In my opinion this is all a bit disappointing. Not aligning with an existing profile of Java is a design choice that is regrettable. It makes Android incompatible with everything else out there which is unnecessary in my view. Additionally, Android seems to duplicate a lot of existing functionality from full Java, J2ME and various open source projects. I’m sure that in each case there is some reason for it but the net result seems reinvention of a lot of wheels. Overall, I doubt that Android APIs are significantly faster, more flexible, usable, etc. than what is already out there.
On the other hand the platform seems to be open so not all is lost. This openness comes however with a few Strings attached. Basically, it relies on Java’s security system. You know, the same that is used by operators and phone vendors to completely lock down J2ME to restrict access to interesting features (e.g. making phone calls, installing applications). I’m not saying that Google will do this but they certainly enable operators and phone vendors to do this for them. This is not surprising since in the current market, operators insist on this, especially in the US. The likely result will be that Android application developers will have to deal with locked down phones just like J2ME developers have to deal with that today.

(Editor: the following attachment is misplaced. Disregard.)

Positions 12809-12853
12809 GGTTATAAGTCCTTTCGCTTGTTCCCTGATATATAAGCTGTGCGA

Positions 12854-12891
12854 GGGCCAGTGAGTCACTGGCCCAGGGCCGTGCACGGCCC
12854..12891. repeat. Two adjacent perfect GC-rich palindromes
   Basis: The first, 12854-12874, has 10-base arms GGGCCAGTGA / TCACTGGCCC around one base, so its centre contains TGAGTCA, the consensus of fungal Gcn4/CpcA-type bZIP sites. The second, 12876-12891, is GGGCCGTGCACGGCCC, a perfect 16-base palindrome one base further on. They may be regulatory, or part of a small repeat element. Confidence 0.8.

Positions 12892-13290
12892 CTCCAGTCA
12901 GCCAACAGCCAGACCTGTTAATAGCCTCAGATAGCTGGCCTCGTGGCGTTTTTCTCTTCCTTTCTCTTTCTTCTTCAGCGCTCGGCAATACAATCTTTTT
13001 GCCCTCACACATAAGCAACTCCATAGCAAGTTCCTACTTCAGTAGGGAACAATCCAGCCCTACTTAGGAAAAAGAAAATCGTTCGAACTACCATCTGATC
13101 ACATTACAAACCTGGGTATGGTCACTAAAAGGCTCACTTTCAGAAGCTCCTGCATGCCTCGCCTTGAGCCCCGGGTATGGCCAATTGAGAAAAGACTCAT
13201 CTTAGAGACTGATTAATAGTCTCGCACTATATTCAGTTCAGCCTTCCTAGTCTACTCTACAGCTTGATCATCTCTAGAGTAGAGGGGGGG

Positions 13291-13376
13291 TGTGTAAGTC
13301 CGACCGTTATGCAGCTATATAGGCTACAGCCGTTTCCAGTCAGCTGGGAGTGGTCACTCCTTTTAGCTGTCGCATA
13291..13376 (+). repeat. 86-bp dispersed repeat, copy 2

The choice for the Apache 2.0 license is a very wise choice since it is a very liberal license that will make it easy for telecom companies to integrate it with their existing products. Provided that the Android APIs are reasonably well designed, it may be possible to port some or all of it to other platforms. The Apache license ensures that doing so minimizes risk for underlying proprietary platforms.
Additionally, the apache license also allows for some interesting other things to happen. For example, there’s the Apache Harmony project that is still working on a full implementation of Java. Reusing this work might of course also make much of android.* redundant. Additionally, there is a lot of interesting mobile Java code under eclipse’s EPL, which is similar to the Apache license. This includes eSWT, a mobile version of the eclipse user interface framework SWT. Eclipse also provides a popular OSGi implementation called equinox. Again, lack of OSGi is a missed opportunity and I don’t care what they put in its place.
Frankly, I don’t understand why Google intends to ignore the vast amount of existing implementation out there. It seems like a bad case of not invented here to me. Ultimately this will slow adoption. There’s already too many Java platforms for the mobile world and this is yet another one. The opportunity was to align with mainstream Java, as Sun is planning to do over the next few years. Instead Google has chosen to reinvent the wheel. We’ll just have to see how good a job they did. Luckily, the Apache license will allow people to rip this thing apart and do something more productive with it. OpenMoko + some apache licensed Java code might be nice. Also our Nokia Maemo platform can probably benefit from some components. Especially the lower level stuff they’ve done with the VM and kernel might be interesting.